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IMF named conditions for confiscation of Russian assets

Feb 23, 2024

The confiscation of Russian assets must have a solid legal basis to avoid potential legal risks and consequences for the international monetary system.

This is reported with reference to the statement of IMF Communications Director Julie Kozack at a briefing in Washington.


Kozack recalled the recent statement made by IMF First Deputy Managing Director Gita Gopinath that "the decision on what to do with frozen assets remains with the countries that own these assets and the discussions between these countries".

"In our opinion, it is important that any actions have a sufficient legal basis to avoid potential risks," Kozack said.

According to her, these include the risks of litigation, the risks of countermeasures, and the risks to the international monetary system.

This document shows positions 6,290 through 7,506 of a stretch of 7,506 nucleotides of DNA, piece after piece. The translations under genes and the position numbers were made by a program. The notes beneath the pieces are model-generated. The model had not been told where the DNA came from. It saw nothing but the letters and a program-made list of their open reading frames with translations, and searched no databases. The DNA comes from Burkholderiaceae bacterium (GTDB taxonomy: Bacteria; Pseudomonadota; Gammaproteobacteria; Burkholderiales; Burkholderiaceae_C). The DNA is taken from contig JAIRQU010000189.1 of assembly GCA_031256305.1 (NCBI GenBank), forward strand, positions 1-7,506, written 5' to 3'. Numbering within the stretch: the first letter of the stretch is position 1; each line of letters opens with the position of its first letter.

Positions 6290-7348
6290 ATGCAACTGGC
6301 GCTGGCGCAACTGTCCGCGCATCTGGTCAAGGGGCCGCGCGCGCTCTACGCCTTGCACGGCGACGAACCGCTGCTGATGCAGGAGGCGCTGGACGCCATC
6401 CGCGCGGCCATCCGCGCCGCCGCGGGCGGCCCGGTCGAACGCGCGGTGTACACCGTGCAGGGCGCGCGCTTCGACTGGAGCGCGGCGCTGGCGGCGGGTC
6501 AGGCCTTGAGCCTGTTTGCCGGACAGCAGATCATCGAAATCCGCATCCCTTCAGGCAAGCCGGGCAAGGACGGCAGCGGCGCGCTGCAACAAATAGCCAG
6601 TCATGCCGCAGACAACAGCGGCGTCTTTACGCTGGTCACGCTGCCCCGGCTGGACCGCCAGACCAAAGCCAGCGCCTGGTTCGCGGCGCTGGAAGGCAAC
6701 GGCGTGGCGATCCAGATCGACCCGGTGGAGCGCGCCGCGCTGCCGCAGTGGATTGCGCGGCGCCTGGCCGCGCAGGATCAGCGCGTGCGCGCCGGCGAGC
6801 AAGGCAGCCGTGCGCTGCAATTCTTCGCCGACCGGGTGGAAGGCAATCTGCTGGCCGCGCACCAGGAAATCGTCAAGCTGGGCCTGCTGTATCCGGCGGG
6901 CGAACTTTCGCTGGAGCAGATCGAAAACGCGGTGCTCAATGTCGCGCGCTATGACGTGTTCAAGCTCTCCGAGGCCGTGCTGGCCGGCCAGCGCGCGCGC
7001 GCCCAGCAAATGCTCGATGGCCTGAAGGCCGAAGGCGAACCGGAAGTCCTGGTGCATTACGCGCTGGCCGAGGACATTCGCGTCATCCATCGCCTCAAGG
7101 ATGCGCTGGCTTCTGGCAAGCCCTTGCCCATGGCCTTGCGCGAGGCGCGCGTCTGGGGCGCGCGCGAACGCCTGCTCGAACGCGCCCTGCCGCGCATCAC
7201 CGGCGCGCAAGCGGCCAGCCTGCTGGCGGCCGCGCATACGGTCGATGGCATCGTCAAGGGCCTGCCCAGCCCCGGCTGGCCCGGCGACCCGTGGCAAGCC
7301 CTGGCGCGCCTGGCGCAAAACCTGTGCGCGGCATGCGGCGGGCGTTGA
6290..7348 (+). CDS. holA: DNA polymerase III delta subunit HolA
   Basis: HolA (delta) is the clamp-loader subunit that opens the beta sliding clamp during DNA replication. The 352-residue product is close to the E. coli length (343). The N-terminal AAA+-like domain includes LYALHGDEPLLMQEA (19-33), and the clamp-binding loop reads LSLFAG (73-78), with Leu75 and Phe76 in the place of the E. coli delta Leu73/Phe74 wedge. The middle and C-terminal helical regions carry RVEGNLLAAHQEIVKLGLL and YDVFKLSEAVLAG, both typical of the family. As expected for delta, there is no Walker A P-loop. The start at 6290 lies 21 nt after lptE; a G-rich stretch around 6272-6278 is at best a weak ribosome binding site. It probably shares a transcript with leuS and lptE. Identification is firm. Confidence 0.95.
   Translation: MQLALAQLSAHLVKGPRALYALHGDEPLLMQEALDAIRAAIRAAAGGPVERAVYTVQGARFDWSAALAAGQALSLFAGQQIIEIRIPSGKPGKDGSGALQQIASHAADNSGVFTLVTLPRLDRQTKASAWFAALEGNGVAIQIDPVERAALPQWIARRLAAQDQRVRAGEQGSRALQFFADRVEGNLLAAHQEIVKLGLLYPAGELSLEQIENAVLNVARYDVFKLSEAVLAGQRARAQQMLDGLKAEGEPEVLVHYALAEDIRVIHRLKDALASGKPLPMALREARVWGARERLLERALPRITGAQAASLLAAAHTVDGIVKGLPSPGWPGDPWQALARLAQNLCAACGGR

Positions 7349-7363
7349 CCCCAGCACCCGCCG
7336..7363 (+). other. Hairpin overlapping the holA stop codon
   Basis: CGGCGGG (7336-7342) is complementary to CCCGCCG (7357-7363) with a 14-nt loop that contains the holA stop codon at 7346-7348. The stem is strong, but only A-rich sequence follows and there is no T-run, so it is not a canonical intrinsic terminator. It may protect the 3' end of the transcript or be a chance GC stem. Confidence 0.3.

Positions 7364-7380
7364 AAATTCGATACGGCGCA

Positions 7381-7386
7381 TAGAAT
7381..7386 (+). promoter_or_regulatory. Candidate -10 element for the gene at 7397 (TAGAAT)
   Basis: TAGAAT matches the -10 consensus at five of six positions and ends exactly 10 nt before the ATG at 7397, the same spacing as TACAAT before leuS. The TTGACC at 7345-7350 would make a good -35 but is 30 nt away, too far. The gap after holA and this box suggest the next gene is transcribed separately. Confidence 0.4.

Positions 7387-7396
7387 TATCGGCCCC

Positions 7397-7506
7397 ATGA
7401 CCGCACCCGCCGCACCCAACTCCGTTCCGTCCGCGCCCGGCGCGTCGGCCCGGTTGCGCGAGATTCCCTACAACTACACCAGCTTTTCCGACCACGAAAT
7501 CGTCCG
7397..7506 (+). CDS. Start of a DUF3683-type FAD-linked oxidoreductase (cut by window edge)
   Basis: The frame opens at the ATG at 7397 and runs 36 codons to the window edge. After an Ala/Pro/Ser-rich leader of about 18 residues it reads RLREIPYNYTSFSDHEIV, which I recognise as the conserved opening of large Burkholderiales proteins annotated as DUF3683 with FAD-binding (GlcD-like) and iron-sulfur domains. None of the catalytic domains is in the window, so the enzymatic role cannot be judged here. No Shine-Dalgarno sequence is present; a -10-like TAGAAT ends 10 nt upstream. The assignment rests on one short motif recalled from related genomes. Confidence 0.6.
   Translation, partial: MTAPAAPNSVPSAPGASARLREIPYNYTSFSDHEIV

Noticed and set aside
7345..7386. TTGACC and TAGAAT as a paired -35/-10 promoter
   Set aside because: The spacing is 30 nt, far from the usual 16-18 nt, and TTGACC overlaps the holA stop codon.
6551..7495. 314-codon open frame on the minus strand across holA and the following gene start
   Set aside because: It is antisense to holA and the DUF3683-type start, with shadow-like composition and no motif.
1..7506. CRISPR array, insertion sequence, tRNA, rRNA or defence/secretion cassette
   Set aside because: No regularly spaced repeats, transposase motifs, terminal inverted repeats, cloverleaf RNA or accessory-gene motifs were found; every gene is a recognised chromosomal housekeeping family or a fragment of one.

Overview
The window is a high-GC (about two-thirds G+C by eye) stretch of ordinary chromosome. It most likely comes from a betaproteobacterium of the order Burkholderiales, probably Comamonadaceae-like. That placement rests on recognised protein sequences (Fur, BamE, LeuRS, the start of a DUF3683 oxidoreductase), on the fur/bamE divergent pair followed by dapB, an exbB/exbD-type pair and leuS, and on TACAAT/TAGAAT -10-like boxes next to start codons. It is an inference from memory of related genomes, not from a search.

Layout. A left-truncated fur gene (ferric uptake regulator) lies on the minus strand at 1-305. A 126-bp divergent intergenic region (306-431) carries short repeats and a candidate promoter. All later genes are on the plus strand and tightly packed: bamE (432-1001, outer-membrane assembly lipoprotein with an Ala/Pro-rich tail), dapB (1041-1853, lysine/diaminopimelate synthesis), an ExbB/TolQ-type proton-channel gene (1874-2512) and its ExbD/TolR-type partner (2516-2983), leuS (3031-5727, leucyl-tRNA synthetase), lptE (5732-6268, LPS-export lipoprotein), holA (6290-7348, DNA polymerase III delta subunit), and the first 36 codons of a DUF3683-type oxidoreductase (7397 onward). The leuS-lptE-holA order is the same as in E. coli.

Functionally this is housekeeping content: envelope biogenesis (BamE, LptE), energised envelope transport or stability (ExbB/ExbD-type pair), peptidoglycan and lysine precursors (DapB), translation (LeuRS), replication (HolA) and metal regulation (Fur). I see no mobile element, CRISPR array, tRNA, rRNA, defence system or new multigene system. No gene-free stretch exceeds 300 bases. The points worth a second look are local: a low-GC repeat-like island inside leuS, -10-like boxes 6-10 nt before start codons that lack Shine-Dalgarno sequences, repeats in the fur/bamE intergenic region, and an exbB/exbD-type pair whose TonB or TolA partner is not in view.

As a reminder, the United States, the European Union, and other G7 countries are considering how best to use frozen Russian assets to support Ukraine.

At the end of 2023, the United States proposed that the G7 countries confiscate $300 billion in frozen Russian assets in favor of Ukraine. The initiative was supposed to be approved by February 24, 2024.

However, according to the draft statement, the G7 will reaffirm that the assets of the Russian central bank will remain frozen until Moscow agrees to compensate Ukraine for the damage it has caused. However, the statement will only mark the debate on obtaining compensation from Russia, as the countries continue to disagree on the possibility of using them.

Author – Anastasiya Glotova, 23/02/2024

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